We present the dynamical and stellar population analysis of 12 dwarf elliptical galaxies (dEs) observed using the SAURON IFU (WHT, La Palma). We demonstrate that dEs have lower angular momenta than their presumed late-type progenitors and we show that dE circular velocity curves are steeper than the rotation curves of galaxies with equal and up to an order of magnitude higher luminosity. Transformation due to tidal harassment is able to explain all of the above, unless the dE progenitors were already compact and had lower angular momenta at higher redshifts. We then look at the star formation histories (SFHs) of our galaxies and find that for the majority of them star formation activity was either still strong at a few Gyr of age or they experienced a secondary burst of star formation roughly at that time. This latter possibility would be in agreement with the scenario where tidal harassment drives the remaining gas inwards and induces a secondary star formation episode. Finally, one of our galaxies appears to be composed exclusively of an old population (>~12 Gyr). Combining this with our earlier dynamical results, we conclude that it either was ram-pressure stripped early on in its evolution in a group environment and subsequently tidally heated (which lowered its angular momentum and increased compactness), or that it evolved in situ in the cluster's central parts, compact enough to avoid tidal disruption.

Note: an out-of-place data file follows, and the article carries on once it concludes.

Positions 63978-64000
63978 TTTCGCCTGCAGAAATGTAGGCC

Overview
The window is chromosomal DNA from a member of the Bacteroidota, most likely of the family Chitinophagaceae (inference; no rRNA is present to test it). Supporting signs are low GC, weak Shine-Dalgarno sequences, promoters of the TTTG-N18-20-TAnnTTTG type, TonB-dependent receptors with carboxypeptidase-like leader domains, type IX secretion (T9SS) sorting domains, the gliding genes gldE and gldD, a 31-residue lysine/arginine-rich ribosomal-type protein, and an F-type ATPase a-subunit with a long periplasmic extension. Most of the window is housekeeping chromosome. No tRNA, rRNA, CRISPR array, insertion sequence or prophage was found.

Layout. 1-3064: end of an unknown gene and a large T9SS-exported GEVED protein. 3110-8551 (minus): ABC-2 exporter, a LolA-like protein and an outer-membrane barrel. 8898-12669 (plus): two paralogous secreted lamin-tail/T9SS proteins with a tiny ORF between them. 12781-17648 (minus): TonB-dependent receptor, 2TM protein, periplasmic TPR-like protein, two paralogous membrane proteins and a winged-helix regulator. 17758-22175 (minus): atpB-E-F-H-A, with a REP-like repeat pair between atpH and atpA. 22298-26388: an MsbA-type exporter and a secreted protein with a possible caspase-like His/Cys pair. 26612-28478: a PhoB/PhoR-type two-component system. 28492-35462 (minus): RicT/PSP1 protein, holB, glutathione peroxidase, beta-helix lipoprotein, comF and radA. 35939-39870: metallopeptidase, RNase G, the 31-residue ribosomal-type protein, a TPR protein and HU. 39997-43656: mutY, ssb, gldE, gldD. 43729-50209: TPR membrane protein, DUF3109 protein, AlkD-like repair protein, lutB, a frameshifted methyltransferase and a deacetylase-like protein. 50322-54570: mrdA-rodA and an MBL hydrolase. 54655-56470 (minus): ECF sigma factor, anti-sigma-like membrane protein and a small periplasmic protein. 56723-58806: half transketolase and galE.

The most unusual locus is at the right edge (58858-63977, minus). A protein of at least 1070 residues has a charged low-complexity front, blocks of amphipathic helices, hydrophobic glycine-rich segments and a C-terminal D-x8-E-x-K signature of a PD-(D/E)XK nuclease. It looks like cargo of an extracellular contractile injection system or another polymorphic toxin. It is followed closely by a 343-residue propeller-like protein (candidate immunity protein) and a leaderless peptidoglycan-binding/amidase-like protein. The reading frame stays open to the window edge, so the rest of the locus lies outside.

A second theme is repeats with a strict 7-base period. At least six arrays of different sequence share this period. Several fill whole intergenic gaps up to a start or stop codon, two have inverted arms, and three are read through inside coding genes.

16. Velocity Fields in Stellar Atmospheres Probed by Tomography

    NASA Astrophysics Data System (ADS)

    Jorissen, Alain; Van Eck, Sophie; Kravchenko, Kateryna

    A tomographic method to probe velocity fields within stellar atmospheres is described. It relies on the design of spectral masks collecting lines forming at given, pre-specified ranges of optical depths. Different masks thus probe different line-formation depths in the stellar atmosphere. The masks are cross-correlated with the observed spectrum to yield cross-correlation functions (CCFs). The cross-correlation has two advantages: (i) to overcome line crowding, and (ii) to reveal minute line asymmetries by adding together many lines. In pulsating stars (long-period variables or Cepheids), the CCFs are double-peaked around maximum light, when the shock front associated with the stellar pulsation is located in the layer probed by the considered mask. Double-peaked CCFs originate in stellar layers where upward- and downward-moving matter co-exist, on each side of the shock front. The application of the tomographic method to long-period variables and supergiants is illustrated.

  17. Cold atmospheric plasma (CAP) surface nanomodified 3D printed polylactic acid (PLA) scaffolds for bone regeneration.